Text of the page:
In my art therapy session this afternoon with Millie,* I would almost go so far as to say that it was enlightening. OK, it was enlightening.
When I got there, Millie was to recline, rather than sit at the table with me. As is usually the case with most art therapists, we are usually adept at adaptation. So I pulled up a chair and we reviewed her portfolio, with me hovering the watercolor book within easy range of her vision.
We both "oohed and aahed" over her work over the past few months; she a shrewd observer for many things, but especially line and color. I shared with her some of the topics I introduced this week in my two different psychology classes at Ringling College of Art and Design. I mentioned that I am a Certified Coach and explained that as a coach, I work alongside with, and encourage people who are committed to pursue meaningful careers.
Millie rarely speaks much, yet today her words spoke volumes, not just in content and quantity, yet in the profoundness of her message. Here is what she shared when I asked her advice on careers:
As far as a career path, she says that you should, “put yourself in a place where you would learn, pick up, and go and do.” I began to ask her to expand a little and she said: “Well, prepare yourself when you're ready; and the next thing I was going to say is that you have to sit down and work on it and use whatever you learn. Study, practice, do it.”
“You have to make sure that what it is you want to do, is right.”
And then I asked her how it is that we decide what's right. “How do we get there?” And she said, “With the people.”
“You have to give first to the person who is willing to help you. They've got to make the way and then the friends will help them along the way.” Millie smiled. I told her she was so smart. She smiled more and said, pointing to her head: “It’s there. I'm not sure who put it up there, but I'd like to make use of it.”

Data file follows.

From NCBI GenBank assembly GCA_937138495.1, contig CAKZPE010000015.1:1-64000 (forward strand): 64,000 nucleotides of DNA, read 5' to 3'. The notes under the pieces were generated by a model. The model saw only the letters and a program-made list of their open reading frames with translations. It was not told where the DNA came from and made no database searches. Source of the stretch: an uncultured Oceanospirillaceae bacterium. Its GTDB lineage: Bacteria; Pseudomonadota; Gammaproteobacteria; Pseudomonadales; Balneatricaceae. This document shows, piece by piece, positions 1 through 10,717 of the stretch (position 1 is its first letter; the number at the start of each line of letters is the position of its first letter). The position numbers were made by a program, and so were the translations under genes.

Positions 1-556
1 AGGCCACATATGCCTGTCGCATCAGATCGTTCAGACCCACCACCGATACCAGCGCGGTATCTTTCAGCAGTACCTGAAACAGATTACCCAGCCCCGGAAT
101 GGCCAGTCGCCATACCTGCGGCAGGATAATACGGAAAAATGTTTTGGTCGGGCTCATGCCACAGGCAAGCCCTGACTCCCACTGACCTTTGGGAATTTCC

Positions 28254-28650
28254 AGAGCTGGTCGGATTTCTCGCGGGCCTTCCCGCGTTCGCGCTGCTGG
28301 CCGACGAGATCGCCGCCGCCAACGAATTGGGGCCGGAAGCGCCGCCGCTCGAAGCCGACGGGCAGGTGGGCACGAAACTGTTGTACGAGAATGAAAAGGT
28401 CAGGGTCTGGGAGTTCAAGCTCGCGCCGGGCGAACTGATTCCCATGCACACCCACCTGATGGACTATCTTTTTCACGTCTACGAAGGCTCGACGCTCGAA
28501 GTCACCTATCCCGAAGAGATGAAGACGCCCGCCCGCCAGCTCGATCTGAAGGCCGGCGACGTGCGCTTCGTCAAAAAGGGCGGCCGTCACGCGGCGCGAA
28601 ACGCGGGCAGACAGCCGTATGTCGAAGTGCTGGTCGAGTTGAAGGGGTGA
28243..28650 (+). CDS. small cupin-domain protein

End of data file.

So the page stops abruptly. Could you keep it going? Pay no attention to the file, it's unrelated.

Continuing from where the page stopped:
I said, “So you help one another?” And she nodded, “Yes, it's a gift. It's a give and take. Yet, you can't dump on people. You cannot take on their responsibilities because it won't work out. You have to be your own person and do it the way it should be done. And you can't be dumping on anybody. You have to decide your own mind, what you should do.”
Millie continued, and I got goose bumps: “You don't do what you really don't want to do,” she said, “because otherwise, it's rotten.”
Wow. “You don't do what you really don't want to do.” I had to repeat it aloud.
She continued: “Get yourselves in order. Put things right. Keep at it, and be grateful. This is what you need to do. You have to be in a position to do something that's wonderful. Whenever they have chosen, you become people's people.”
“People’s people?” I asked? “How do you become people's people?”
Millie in earnest now: “People who enjoy other people and put them in their pocket.”
“Yes, their pocket. And it's up here,” and she reached her hand and lightly touched the left side of the soft curls on her head.
Millie continued, “You have to keep at it. You have to work through it the way they are and what they are. And they have to get themselves and do it in their own way. And absolutely, do not turn them away from the way that they choose. They have to choose it, live it, make it good. Don't try to change them. And they need to accept it and other people too, and make themselves the better for it. And be grateful.”
I am grateful for Millie, who teaches me profound messages each week.
Which people's people can we put in our pocket?
*Millie (not her real name) is a 91 year old lady who is labeled in our medical society as someone with advancing Alzheimer’s. I label her lovely and will definitely keep her in my pocket.